That's because woods do not count for payments under the new rules! Hedges yes, but not woods.

Well managed field margins are also an extremely important habitat. Many animals use the hedges for food and nesting, the wild margins for food & nesting etc. For example the grey partridge would die out if this sort of habitat disappeared.

Milo



Joined: 16 May 2005
Posts: 342
Location: Oop North-ish.
PostPosted: Tue May 17, 05 6:28 pm    Post subject: Reply with quote    

Quote:
That's because woods do not count for payments under the new rules! Hedges yes, but not woods.

Well managed field margins are also an extremely important habitat. Many animals use the hedges for food and nesting, the wild margins for food & nesting etc. For example the grey partridge would die out if this sort of habitat disappeared.


Well, yes, I appreciate the payment is specific and the value of hedgerows and the micro-environments around them. I can't help but wonder where the partridges were before the fields came along.

The production of timber for building, furniture making and as biomass and carbon sequestration must surely be very worthy of consideration though.

It would also lead to increased employment and increased leisure amenities?

Treacodactyl
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PostPosted: Tue May 17, 05 6:35 pm    Post subject: Reply with quote    

As someone who's looking for a small wood and would love to live with as many trees as possible I love woods. The problem is the vast fields and the badly managed ones. It's not just the farmers, on the train today I noticed they had preyed weed killer over several meters of the track verge. This will kill vast amounts of wild life.

I do think my point about a more diverse land usage could be made to work. A sort of permaculture idea with food & materials from all sorts of places without the reliance for one thing in particular.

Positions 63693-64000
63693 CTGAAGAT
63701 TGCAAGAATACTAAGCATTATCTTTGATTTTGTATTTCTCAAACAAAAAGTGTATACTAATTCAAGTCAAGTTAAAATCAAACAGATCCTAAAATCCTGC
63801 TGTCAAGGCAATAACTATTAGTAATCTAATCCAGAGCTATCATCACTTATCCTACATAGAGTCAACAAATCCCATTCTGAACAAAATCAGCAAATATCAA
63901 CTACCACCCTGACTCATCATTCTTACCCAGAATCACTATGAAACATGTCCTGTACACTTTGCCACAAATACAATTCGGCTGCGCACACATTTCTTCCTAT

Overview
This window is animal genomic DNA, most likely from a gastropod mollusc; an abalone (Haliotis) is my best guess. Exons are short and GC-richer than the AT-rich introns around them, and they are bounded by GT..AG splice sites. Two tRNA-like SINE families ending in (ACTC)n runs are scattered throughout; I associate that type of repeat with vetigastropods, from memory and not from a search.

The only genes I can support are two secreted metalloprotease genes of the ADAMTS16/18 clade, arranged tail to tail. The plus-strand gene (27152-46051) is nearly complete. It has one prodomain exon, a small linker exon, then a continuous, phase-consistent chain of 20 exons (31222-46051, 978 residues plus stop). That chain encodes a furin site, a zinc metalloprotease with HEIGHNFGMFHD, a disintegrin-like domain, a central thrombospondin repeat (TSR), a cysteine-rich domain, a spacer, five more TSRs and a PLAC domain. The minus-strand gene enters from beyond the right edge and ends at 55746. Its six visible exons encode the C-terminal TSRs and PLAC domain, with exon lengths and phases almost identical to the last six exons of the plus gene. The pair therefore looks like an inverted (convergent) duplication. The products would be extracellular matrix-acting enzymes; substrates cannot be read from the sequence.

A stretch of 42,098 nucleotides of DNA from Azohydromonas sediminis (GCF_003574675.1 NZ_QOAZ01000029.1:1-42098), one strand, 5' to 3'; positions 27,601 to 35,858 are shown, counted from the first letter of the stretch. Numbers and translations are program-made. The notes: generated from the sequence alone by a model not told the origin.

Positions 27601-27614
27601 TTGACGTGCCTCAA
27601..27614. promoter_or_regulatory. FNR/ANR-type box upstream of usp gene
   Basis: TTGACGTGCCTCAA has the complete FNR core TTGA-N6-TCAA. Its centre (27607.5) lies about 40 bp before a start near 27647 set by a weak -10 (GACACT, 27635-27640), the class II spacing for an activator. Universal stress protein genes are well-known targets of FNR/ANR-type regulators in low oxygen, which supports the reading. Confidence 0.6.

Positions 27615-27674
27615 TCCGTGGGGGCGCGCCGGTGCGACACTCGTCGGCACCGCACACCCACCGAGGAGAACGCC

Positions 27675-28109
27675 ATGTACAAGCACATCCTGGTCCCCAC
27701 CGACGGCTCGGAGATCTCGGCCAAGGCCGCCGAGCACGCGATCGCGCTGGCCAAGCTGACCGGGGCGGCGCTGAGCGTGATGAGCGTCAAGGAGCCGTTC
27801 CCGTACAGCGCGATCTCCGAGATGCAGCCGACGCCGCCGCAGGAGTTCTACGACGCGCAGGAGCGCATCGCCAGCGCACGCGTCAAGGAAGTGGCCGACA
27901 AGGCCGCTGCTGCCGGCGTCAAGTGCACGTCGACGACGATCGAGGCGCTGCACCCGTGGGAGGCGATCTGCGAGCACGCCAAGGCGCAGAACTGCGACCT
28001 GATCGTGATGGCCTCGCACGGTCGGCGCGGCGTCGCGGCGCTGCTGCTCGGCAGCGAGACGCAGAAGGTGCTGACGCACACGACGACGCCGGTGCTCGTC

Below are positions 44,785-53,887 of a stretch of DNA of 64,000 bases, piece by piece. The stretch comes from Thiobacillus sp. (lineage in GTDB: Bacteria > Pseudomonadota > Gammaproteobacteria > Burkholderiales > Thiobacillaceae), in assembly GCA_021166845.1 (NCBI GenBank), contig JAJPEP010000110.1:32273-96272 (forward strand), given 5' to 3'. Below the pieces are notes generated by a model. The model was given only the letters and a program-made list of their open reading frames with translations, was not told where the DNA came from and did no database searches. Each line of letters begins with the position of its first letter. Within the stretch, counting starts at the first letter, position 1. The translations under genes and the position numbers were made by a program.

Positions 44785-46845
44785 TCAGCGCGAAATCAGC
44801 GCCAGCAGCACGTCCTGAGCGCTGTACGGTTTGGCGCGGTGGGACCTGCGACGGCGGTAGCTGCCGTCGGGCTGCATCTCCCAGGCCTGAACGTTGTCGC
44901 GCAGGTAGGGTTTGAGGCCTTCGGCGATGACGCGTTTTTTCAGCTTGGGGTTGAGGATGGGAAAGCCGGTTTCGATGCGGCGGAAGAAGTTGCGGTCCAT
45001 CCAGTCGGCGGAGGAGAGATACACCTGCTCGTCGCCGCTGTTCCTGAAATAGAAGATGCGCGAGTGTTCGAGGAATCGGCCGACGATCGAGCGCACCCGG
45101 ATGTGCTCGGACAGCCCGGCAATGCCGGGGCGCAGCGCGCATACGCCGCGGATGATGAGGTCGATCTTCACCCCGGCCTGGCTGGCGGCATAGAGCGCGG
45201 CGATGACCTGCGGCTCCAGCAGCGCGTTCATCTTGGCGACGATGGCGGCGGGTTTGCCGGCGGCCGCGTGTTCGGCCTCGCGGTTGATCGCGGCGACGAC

With reference to the two cows, why have cows at all when you can shoot the rabbits, pigeons and deer that attack the crops? Why is more homebred game not eaten?

cab



Joined: 01 Nov 2004
Posts: 32429

PostPosted: Tue May 17, 05 7:49 pm    Post subject: Re: Land use in general. Reply with quote    

Milo, how do you maintain good soil quality and fertility, in a system that of necessity integrates land that cannot easily be used for growing plants as well as the good arable land, without animal inputs? Or, to put it another way, how do you get good yields year after year in an organic system with no animal inputs?

cab



Joined: 01 Nov 2004
Posts: 32429

PostPosted: Tue May 17, 05 7:52 pm    Post subject: Reply with quote    

Treacodactyl wrote:

With reference to the two cows, why have cows at all when you can shoot the rabbits, pigeons and deer that attack the crops? Why is more homebred game not eaten?


Because milking rabbits is a task so grim that it isn't worth thinking about? Because, bang for buck, the amount of protein you get per unit 'effort' is far greater for farmed protein than hunted?

That said, we eat a lot of rabbit and a lot of pigeon. And I do wish that doing so would catch on.

thos



Joined: 08 Mar 2005
Posts: 1139
Location: Jauche, Duchy of Brabant (Bourgogne-ci) and Charolles, Duchy of Burgundy (Bourgogne-ça)
PostPosted: Tue May 17, 05 8:09 pm    Post subject: Re: Land use in general. Reply with quote    

cab wrote:
Milo, how do you maintain good soil quality and fertility, in a system that of necessity integrates land that cannot easily be used for growing plants as well as the good arable land, without animal inputs? Or, to put it another way, how do you get good yields year after year in an organic system with no animal inputs?


I think the answer to that would be green manure + non-food animals. Perhaps we could leave the land fallow and let the buffalo (and rabbits) roam. Of course the animal population would expand to use all the food and then starve, which would not be pretty so we would have heated arguments on whether or not to cull ...

Arable is so boring, dairy is pretty. It appears that the EU will be running a large grain surplus this year, so we do not need to be continually searching for higher and higher yield.

I love animals in oh so many ways - roasted, boiled, grilled ..

Treacodactyl
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PostPosted: Tue May 17, 05 8:14 pm    Post subject: Reply with quote    

cab wrote:
Treacodactyl wrote:

With reference to the two cows, why have cows at all when you can shoot the rabbits, pigeons and deer that attack the crops? Why is more homebred game not eaten?


Because milking rabbits is a task so grim that it isn't worth thinking about? Because, bang for buck, the amount of protein you get per unit 'effort' is far greater for farmed protein than hunted?.


You can get soya milk.

We should use the 'pest' protein first, then think about other animals. What about snails etc?